Walgreen Says No to Doing Business with CVS Caremark

Discussion
Jun 08, 2010
George Anderson

By George Anderson

Walgreens announced yesterday it would no longer do business with CVS Caremark. The drugstore chain believes CVS’s pharmacy
benefits management (PBM) division is set up to drive down its profits while
pushing consumers to do business at CVS stores.

In particular, Walgreen took
issue with CVS Caremark’s Maintenance Choice
program. The drugstore chain said the CVS program forces many patients to either
use its mail order service or one of its pharmacies.

“In the three years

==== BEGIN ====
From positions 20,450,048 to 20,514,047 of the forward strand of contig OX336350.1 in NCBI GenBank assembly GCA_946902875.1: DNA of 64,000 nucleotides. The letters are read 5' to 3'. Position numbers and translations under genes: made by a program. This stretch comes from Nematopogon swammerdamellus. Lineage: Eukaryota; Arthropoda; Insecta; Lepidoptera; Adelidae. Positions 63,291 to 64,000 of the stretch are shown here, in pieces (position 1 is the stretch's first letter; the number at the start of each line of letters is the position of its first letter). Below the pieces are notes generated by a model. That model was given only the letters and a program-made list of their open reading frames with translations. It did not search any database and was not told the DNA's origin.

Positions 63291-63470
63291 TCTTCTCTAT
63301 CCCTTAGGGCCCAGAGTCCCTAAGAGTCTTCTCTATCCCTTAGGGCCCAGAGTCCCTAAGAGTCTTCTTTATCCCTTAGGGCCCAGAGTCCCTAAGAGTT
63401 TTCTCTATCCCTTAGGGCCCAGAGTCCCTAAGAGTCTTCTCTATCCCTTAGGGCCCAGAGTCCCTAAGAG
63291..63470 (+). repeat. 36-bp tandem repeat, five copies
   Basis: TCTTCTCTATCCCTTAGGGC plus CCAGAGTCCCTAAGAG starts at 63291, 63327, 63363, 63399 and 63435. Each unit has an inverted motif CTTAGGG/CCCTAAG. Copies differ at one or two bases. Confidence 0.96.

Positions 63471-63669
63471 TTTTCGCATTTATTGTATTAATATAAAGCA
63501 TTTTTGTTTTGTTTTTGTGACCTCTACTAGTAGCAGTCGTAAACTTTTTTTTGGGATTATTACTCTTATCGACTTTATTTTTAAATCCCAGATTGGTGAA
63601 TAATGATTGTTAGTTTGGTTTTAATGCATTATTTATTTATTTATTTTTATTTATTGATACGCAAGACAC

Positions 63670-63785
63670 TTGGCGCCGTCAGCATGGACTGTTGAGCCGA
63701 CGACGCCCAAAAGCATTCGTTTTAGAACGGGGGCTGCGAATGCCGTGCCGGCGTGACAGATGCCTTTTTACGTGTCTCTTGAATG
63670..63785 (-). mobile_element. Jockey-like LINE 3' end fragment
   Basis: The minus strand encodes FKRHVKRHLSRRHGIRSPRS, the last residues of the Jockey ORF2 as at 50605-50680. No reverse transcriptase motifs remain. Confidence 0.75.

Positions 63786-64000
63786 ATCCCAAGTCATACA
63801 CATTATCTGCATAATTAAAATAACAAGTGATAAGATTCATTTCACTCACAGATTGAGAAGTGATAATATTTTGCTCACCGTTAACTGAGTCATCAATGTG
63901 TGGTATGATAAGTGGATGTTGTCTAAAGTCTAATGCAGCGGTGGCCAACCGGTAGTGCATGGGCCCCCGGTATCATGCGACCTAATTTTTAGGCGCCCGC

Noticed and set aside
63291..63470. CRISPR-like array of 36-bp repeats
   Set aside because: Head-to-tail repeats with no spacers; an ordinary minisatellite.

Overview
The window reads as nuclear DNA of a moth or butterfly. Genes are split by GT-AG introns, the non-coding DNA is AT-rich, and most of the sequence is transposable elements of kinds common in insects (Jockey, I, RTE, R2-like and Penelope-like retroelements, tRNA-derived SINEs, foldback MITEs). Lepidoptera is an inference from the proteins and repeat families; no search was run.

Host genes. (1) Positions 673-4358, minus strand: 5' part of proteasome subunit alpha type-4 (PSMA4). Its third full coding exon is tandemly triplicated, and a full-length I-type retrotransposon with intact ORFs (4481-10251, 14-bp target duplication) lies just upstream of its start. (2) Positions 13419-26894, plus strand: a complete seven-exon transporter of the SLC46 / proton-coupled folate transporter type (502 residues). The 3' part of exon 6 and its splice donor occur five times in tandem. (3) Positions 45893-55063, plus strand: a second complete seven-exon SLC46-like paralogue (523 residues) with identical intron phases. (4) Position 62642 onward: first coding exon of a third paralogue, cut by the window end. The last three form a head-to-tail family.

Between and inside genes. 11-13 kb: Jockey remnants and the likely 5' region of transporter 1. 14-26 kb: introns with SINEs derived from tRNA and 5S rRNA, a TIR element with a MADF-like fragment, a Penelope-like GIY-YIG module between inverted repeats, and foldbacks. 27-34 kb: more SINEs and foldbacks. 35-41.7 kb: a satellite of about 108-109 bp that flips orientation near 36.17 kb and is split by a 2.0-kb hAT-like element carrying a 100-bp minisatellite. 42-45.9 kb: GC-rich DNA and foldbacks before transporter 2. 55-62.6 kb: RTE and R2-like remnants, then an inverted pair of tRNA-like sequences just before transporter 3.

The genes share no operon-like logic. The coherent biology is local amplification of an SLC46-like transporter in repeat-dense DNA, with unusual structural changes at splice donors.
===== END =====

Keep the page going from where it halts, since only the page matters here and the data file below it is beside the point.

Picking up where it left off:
since the CVS Caremark merger, it has become increasingly clear to us that
Caremark’s
approach to Walgreens as a community pharmacy within CVS Caremark’s retail
network has fundamentally changed, and we are no longer viewed as a valued
community pharmacy within its PBM network,” Kermit
Crawford, executive vice president of pharmacy for Walgreens, said in a press
release.

CVS Caremark put the blame squarely back on its rival.”Today’s
announcement by Walgreens is nothing more than a transparent effort to raise
its reimbursement rates at the expense of plan sponsors and members and illustrates
an inability to adapt to the demands of the marketplace … The fact is our
clients, not retail pharmacies, dictate plan designs. Unfortunately, Walgreens
has a demonstrated pattern of publicly objecting to plan designs not to their
liking, such as mail based programs and other innovative programs that are
designed to reduce costs and meet client needs.”